|16 March 2005||3 Chayt (Samvat 537 Nanakshahi)|
Westchester County, New York—Despite 15 year old Amandeep Singh's exemplary academic and disciplinary records, he was suspended from his New York state Greenburgh Central School last month when the Kirpan he has been wearing to school for 7 years was deemed to be an offensive weapon by his school authorities.
The school Principal determined at an initial hearing that Amandeep's kirpan, an element of Sikh religious expression, was a "weapon" and had suspended him after a hearing.
The UNITED SIKHS advocacy team led by New York lawyer Gurpatwant Singh, intervened with the assistance of lawyers from the Becket Fund. Yesterday, Amandeep received a letter from School Superintendent Josephine Moffett expunging his record of the suspension and allowing him to wear his kirpan at school. Gurpatwant Singh said, "We recognize that the school has upheld the First Amendment and we admire the stance taken by the school."
Amandeep Singh's family had sought help from the Sikh community last month and UNITED SIKHS responded on Feb 7th by submitting a written representation to the Principal's Office on the Sikh Articles of Faith. The Principal's attention was drawn to Amandeep's right to practise his religion under the First Amendment and a copy of the Sikh Rehat Maryada, code of conduct was submitted in support. The UNITED SIKHS letter addressed to the Principal can be seen at:
Gurpatwant Singh worked with the Becket Fund to represent Amandeep Singh at a second hearing on Feb16. The Becket Fund, an international, interfaith, public-interest law firm that protects the free expression of all religious traditions, was represented by its director of litigation, Derek Gaubatz.
Amandeep Singh says, "UNITED SIKHS helped me to get out of this situation. We Couldn't have done it without them. "They were the first to respond to my plea," says Amandeep whose message to fellow Sikh students is, "Stand up for your rights and Sikhi because there are always people out there to help you".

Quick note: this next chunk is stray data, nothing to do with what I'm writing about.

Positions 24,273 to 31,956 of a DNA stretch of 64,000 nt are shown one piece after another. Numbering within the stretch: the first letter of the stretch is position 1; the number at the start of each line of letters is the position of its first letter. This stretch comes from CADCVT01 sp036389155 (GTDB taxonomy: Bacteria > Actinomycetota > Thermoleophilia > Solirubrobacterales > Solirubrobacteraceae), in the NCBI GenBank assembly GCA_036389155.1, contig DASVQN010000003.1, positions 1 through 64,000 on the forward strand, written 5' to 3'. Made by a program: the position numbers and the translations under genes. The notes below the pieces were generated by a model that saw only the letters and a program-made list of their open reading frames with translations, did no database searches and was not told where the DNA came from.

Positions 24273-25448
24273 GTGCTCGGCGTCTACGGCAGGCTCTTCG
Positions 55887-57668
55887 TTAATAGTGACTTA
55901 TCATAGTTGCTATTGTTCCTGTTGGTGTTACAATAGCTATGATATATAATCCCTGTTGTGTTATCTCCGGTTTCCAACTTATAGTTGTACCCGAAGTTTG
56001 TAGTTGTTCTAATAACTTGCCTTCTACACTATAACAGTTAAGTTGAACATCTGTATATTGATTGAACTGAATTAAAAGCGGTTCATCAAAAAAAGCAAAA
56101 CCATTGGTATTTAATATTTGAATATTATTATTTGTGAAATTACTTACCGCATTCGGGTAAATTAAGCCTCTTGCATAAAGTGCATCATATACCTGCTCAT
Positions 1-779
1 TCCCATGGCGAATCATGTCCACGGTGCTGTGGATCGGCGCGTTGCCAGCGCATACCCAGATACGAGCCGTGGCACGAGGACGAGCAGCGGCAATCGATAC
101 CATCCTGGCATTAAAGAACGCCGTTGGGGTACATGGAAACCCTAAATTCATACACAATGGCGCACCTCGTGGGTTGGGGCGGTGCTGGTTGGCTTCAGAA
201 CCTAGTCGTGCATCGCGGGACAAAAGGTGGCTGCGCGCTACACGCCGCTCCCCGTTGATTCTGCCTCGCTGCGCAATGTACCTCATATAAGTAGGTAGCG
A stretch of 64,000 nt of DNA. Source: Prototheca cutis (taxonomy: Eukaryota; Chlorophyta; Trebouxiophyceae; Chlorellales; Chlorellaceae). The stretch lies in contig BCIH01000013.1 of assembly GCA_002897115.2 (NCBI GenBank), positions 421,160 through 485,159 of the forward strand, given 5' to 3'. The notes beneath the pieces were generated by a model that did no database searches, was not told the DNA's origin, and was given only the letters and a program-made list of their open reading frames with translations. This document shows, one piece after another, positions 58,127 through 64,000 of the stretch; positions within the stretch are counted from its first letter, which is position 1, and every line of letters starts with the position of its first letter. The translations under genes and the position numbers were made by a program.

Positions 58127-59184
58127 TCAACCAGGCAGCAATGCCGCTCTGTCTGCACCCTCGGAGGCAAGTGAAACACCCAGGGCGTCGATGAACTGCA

Amandeep became initiated as an Amritdhari Sikh at the age of eight, which necessitated him to wear the Kirpan, one of the five articles of faith. For over seven years, Amandeep attended local public schools and continuously observed all the five articles of his faith, including the wearing of the Kirpan, without any incident. Many of his teachers and fellow-students were aware of his Kirpan and according to Amandeep, "Every time anyone asked me about the Kirpan I would explain what it meant to me and they went away in admiration of my dedication to my faith." No one ever told Amandeep that his kirpan was a danger to anyone until one day last month due to information received by a school security guard, Amandeep was asked to explain to a school disclipinary hearing why he wore the Kirpan to school.
"We commend Amandeep Singh for being brave enough to stand up for his First Ammendment rights which would not only benefit him but also other Kirpan wearing Sikhs in school. We are very proud of his parents, Nirmal Singh and Manjit Kaur who supported him for his right to wear the Kirpan," said Manwinder Singh, UNITED SIKHS director.
"From the beginning we knew that a school had a balancing act to play when deciding between Amandeep's rights and the school's concern for safety. We commend the school for the consideration it showed to the facts presented to them by our Team," said Gurpatwant Singh, UNITED SIKHS' lawyer.
"The school's initial approach of suspending Amandeep until he stopped wearing the kirpan would effectively ban all baptized Sikhs from attending New York public schools," observed Becket Fund Director of Litigation Derek L. Gaubatz. "Such a ban would have been especially unfortunate because schools do allow students to handle numerous items much more dangerous than a kirpan such as scissors, mathematical compasses, screwdrivers, and baseball bats. Moreover, a recent Canadian study revealed that there has never been a single reported incident of kirpan related violence in any North American school."
During the hearing on Feb 16th Amandeep agreed to wear a smaller kirpan of two inches in length that would be securely fastened under his clothes in a cloth pouch. He also agreed to allow pre-arranged inspections by school officials to confirm his adherence to the conditions. The school agreed to expunge Amandeep's record of the suspension and, to ensure that no disciplinary action remains on his record. Yesterday, Superintendent Josephine Moffett gave her final approval to the agreement. The school letter agreeing to allow Amandeep Singh to wear his Kirpan can be seen at:
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